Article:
Malcolm West, 56, Devon, Penn.
Job status: Retired on disability
His family’s plan: Silver, $50-$100/month
I am on Medicare and Social Security Disability Income because I have Multiple Sclerosis. My wife works part-time because I’m in a wheelchair and I need a lot of assistance. She also has a pre-existing condition, a very mild case of Crohn’s Disease. No matter where we tried to get health insurance, we couldn’t get it at any cost. She was uninsured for five to six years. When the ACA came up we were excited, of course. We jumped at the chance to enroll. My wife is on the plan and we added our daughter, who’s 19. For people with preexisting conditions, it’s meant the most. People become financially devastated with MS because the drugs that are used to slow MS progression are hideously expensive, $30,000 to $50,000 a year. Our plan is accepted everywhere with our existing doctors, hospital and test facilities with a $0 deductible and excellent prescription [drug] coverage. My wife's prescriptions dropped from $130 a month to $4.
“Unless something changes drastically, we can last one more year, maybe two.”
Kim Murphy, 48, Elmwood Park, N.J.
Job status: Co-owner of a manufacturing plant
Her company’s employee plan: Bronze
There’s a lot of misinformation out there that the changes with Obamacare didn’t apply to small-business employees who had insurance through their employer. But our small group plan wasn’t ACA-compliant, so we had to buy a new one. And our premiums have almost doubled, from $98,000 a year to $195,000 annually. We have about 23 employees. We told them we could do no raises, no bonuses, but we would pick up the extra cost of their premiums. But unless something changes drastically, we can last one more year, maybe two. Then we’ll stop paying for family coverage altogether most likely. I’ve written to congressmen. I’ve invited them to come to talk to our employees. Nobody wants to talk about what the issues really are. Everyone just wants to call each other names and I’m tired. I blame both sides of the aisle. We’ve had people employed here for 20 years and they’re in their 50s, and I’m going to have to tell them we won’t provide insurance anymore. Think about how horrible that is.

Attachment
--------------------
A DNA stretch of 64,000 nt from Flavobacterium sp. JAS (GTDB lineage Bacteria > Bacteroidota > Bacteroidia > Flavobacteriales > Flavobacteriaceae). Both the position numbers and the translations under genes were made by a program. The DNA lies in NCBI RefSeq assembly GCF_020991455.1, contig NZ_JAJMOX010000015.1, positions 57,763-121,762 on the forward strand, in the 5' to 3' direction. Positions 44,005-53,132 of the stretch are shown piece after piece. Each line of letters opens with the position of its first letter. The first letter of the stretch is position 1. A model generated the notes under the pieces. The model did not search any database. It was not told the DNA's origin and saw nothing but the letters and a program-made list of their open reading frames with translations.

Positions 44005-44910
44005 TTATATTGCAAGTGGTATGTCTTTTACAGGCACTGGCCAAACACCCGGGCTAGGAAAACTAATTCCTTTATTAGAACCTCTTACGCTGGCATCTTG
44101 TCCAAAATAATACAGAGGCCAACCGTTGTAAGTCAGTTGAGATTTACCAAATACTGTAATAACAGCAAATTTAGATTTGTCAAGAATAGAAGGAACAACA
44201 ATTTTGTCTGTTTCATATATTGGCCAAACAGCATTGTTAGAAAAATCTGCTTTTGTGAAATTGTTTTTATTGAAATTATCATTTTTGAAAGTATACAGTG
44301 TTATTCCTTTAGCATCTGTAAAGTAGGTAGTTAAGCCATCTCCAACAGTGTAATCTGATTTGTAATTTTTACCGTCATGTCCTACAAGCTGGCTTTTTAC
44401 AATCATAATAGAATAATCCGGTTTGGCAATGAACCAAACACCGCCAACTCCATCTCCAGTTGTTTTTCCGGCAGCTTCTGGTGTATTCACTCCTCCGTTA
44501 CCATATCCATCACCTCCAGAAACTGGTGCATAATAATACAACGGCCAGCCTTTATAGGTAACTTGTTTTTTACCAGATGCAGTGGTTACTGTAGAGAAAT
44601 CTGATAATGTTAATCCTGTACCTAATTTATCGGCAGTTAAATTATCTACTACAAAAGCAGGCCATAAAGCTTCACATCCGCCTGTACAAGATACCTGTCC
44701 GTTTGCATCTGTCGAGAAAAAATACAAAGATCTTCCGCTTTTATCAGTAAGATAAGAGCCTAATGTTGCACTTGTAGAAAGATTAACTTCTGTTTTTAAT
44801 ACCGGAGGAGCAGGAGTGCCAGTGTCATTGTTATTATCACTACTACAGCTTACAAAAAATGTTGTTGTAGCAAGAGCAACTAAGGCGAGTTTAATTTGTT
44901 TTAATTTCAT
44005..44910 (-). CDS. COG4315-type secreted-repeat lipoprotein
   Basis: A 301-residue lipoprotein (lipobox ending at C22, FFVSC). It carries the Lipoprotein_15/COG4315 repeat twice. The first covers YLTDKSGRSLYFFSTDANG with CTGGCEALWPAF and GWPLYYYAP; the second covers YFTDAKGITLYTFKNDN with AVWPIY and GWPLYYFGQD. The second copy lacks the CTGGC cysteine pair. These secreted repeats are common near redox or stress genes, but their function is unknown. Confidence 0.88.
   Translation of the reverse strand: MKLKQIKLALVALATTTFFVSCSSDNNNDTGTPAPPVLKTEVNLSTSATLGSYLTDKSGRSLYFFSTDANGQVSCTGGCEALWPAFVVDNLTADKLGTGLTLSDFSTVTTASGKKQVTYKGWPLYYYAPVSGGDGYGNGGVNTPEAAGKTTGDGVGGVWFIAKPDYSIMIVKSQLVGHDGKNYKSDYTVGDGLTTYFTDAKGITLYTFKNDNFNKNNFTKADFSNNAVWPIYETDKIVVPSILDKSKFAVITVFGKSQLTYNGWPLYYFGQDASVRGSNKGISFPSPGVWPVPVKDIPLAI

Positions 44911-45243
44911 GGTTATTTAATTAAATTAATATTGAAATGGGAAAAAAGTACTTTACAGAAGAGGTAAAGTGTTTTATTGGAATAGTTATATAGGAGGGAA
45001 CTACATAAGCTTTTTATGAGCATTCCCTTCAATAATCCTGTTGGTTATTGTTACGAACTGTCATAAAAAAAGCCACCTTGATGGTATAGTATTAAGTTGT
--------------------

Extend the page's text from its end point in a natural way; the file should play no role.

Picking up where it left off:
“I didn’t want to pay for the things Obamacare makes you pay for that are against my beliefs”
James Heard, 57, Chicago, Ill.
Job status: Unemployed
His plan: Private insurer, $400/month
I lost my job last December after 30 years working in the TV industry. I didn’t have insurance but I did not even try to buy on the federal marketplace. I didn’t want to pay for the things Obamacare makes you pay for that are against my beliefs, like birth control and abortion, and be told which hospitals to go to. Whether I’m right or wrong, that’s the way I feel. I decided to go with a private insurer, Samaritan’s Ministries, which is based on cost-sharing, even though it would probably be a lot cheaper for me to go with Obamacare. I just didn’t want to be involved with it because I don’t think the government can run anything as efficiently as the private market from a fiscal or business standpoint.
“I was a walking time bomb”
Mark Sigoloff, 58, Springfield, Ill.
Job status: Loading dock operator (part-time)
His plan: Silver, $0/month
I make just enough to pay my bills and that’s it. I haven’t had insurance for 11 years and I haven’t been to a doctor in all that time. I had a bad feeling I was a walking time bomb. The week that I got the insurance packet, I noticed the right side of my face was numb. I was also losing the hearing in my right ear. I went to an urgent care center and my blood pressure was 240. They sent me to the ER. I had an MRI and a cat scan and that’s when they found the brain tumor. Luckily, it wasn’t cancerous and I’ve had radiation treatment for it. My blood pressure is down to 139. All I’ve had to do is pay a little copay for each doctor’s visit. I don’t think I’ve paid more than $50 out of my own pocket for all that.
Have you decided to forego signing up for health insurance this year and take the tax penalty instead? We're all ears: email@example.com.